Poet Rebecca Tamás’ casts a spell over our contributor, Maz Hedgehog, at the launch of her highly anticipated poetry collection, WITCH.
When the doors open, I buy a copy of Rebecca Tamás’ book and immediately find a seat close to the stage. The Bell is a pub of warm brown wood, posters for any number of events and plenty of floorspace. It is, however, a little light on seating and I am not one for standing for long periods of time. I’ve come on my own, knowing nary a soul but it gives me ample opportunity to observe.
There are meetings and greetings, surprised squeals and awkward wine- glass-encumbered hugs. It’s instantly clear that this is an event made up of a community supporting one of its own. That’s the beauty of poetry, it’s driven by people coming together to make beautiful art, celebrate successes and commiserate failures. This is firmly in the celebration category, with excited anticipation filling the space like alcoholic fumes. Outsider though I am, I find myself a little drunk on it.
The noise dies down a little as the compere takes the stage. Tom – Tamás’ publisher – is the director of Penned in the Margins and his pride in what she has created is palpable. His remark that this pub is just around the corner from their offices only cements how thoroughly grounded in the local, in community this launch is. But it is not bound by it, with Rebecca herself working in York and me coming down from Manchester. I don’t doubt there are others who have travelled at least as far.
Tom introduces the first poet, Lucy Mercer, and she stands behind the mic. She looks a little nervous, a little unsure but her reading more than shows she has no reason to be. Her poem, ‘Where’s Wally’, is almost funny in its horror. It faces fear and violence without flinching or shrinking away. Its repetitiveness is almost hypnotic, but you cannot escape the sheer reality of it.
After Lucy comes Jane Yeh. The poem she reads, ‘Utopia Villas’ is taken from her collection, Discipline. This is a poem overflowing with joy and humour. It revels in absurdity, but with a tenderness that I didn’t expect. ‘Utopia Villas’ is decidedly surreal, but so vivid I can almost see myself there. If this is indicative of the rest of the work in Discipline, I will have to pick up a copy; it’s quite unlike anything I’ve experienced before.
The final poet supporting Tamás is A. K. Blakemore. She speaks quickly, her reading almost feeling like a stream of consciousness, breathless and arresting. Her work is aware of itself, and the vague ridiculousness of life. Blakemore encourages you not to take life too seriously; it’s inevitably bizarre. By seeing life as it is, Blakemore’s poems are painful and fearful, playful and defiant.
When Rebecca takes the stage, she is greeted with uproarious applause. Everyone here loves her and wants her to do well. For a moment, she looks overwhelmed, but quickly recovers, grinning from ear to ear. She remarks that the event is like a ‘wedding without the man’ and I have to agree. The air of celebration, of goodwill, of sheer joy is absolutely unmistakable. Her preamble is a little like an Oscars’ speech, full of thank yous, brimming with emotion. This is every inch her moment and she is occupying it with the confidence of a woman who knows exactly what she is capable of.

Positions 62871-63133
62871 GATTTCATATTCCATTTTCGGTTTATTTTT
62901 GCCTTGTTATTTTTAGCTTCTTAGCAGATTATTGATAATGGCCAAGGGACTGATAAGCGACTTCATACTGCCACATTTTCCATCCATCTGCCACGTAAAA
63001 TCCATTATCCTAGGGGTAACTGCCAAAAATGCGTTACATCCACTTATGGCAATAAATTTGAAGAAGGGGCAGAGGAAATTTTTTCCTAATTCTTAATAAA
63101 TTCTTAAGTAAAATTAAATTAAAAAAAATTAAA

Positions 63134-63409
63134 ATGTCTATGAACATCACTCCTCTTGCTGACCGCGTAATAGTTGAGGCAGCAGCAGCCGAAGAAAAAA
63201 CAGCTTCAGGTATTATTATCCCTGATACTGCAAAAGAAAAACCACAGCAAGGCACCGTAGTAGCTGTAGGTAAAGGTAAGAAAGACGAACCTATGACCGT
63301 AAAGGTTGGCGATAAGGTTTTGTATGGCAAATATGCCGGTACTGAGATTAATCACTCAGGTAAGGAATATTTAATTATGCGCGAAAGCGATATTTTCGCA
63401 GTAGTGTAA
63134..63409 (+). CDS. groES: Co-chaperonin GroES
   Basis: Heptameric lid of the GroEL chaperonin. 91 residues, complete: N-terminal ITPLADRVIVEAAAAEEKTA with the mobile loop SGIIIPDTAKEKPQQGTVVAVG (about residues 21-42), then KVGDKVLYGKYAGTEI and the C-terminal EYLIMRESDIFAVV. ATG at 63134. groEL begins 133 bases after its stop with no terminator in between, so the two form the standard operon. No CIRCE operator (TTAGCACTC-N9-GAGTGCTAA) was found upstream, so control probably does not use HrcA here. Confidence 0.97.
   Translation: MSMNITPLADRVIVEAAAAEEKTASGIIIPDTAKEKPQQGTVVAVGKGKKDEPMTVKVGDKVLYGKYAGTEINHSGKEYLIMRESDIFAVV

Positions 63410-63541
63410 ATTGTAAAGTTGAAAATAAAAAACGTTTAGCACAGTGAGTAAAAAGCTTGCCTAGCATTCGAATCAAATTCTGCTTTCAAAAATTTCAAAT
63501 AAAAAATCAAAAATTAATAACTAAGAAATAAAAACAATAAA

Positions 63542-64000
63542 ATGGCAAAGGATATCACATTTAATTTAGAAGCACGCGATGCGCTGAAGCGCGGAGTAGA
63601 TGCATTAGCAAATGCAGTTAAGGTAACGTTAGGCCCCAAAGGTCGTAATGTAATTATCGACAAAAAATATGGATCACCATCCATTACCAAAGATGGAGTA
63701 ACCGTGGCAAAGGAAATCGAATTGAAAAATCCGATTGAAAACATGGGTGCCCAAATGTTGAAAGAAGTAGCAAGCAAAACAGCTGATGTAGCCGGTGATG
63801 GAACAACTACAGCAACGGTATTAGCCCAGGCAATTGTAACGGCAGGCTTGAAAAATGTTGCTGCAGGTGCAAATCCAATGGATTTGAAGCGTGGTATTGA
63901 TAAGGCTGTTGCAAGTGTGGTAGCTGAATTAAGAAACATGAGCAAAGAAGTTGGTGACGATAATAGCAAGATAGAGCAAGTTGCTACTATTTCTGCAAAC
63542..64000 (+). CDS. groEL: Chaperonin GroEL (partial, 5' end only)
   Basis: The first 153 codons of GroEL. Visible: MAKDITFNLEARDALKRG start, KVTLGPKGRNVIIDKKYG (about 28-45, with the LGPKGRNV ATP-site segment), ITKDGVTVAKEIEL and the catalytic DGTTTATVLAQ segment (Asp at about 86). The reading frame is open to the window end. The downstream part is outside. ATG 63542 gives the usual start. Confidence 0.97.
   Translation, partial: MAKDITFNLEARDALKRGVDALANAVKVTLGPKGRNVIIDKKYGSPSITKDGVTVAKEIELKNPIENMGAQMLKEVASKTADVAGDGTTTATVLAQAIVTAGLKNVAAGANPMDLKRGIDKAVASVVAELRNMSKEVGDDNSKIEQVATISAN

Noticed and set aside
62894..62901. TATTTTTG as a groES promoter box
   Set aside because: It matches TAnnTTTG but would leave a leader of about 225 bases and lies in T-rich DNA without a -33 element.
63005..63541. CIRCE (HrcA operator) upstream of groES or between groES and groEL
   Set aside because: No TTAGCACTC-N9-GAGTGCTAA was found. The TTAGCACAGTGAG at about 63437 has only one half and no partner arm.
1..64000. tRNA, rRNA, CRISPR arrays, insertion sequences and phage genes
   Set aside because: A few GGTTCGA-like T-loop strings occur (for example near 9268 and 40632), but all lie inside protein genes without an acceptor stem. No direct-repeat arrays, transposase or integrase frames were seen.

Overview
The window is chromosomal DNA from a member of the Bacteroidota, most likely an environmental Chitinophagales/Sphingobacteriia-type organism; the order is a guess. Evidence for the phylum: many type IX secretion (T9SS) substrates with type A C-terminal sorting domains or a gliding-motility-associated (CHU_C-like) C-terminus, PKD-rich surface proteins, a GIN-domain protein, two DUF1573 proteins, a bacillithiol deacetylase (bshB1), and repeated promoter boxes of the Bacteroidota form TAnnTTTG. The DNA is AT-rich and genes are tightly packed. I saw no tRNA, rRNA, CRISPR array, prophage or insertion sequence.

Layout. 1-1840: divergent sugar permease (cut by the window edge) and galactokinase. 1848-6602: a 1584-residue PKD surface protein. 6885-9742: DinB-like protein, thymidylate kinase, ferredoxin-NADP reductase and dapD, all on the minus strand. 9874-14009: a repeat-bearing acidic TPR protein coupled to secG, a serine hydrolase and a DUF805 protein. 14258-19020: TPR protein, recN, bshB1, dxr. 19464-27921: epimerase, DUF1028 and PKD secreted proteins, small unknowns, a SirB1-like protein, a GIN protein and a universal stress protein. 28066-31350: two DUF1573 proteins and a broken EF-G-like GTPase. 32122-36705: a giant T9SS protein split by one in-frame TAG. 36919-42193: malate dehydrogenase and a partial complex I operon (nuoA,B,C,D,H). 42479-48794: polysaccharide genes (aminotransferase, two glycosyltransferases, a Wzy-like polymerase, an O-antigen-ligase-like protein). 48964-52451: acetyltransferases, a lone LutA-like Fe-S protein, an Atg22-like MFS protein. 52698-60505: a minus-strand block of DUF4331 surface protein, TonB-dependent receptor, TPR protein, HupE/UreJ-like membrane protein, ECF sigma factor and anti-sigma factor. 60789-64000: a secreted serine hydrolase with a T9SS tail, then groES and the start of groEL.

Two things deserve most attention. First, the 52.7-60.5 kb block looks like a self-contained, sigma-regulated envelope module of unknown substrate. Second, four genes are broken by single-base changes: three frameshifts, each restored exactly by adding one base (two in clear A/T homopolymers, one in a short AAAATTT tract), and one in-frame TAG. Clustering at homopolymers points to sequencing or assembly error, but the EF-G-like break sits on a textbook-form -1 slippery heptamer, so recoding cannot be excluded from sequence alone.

In ‘Cunt Hex’, Tamás situates emotion as resistance, asserts that vulnerability has the power to change everything…it is threatening in its feminism and knows it.
And what she is capable of is beautiful. She reads a number of poems, all of which I am eager to re-read over and over again. Right away, I can see why the collection is called WITCH. The first poem, ‘a spell for friendship’, is lyrical in its realism, and sounds like a promise and a way to change the world. The ‘spell for Lilith’ is a template for aggressive womanhood, for a confrontational feminism. Tamás’ narrator knows Lilith is considered a monster, knows she is despised and loves her for it. The poem encourages the reader to embrace the monster in herself, because monsters can be entirely themselves. The final poem Tamás reads is ‘Cunt Hex’. It is combative in its profanity, daring you to try and see it as any less than what it is. Inevitably you will fail. ‘Cunt Hex’ is a manifesto and an ode and a rallying cry. It is threatening in its feminism and knows it. In ‘Cunt Hex’, Tamás situates emotion as resistance, asserts that vulnerability has the power to change everything. It is clear that the narrator of the poem is angry, but that the anger comes from a place of love.
She leaves the stage to equally effusive applause, and the evening is book-ended with the deafening sound of dozens of overlapping conversations.
After making a little small talk, I leave, excited to make a record of the evening and read the collection. Without a doubt, Rebecca Tamás is a singular voice in poetry and WITCH will have so much more to offer than the snippet I initially got to see.
Rebecca Tamás’ WITCH is published by Penned in the Margins and is available to purchase online and in all good bookshops. click here for more information on Tamás, her poetry and other texts published by Penned in the Margins.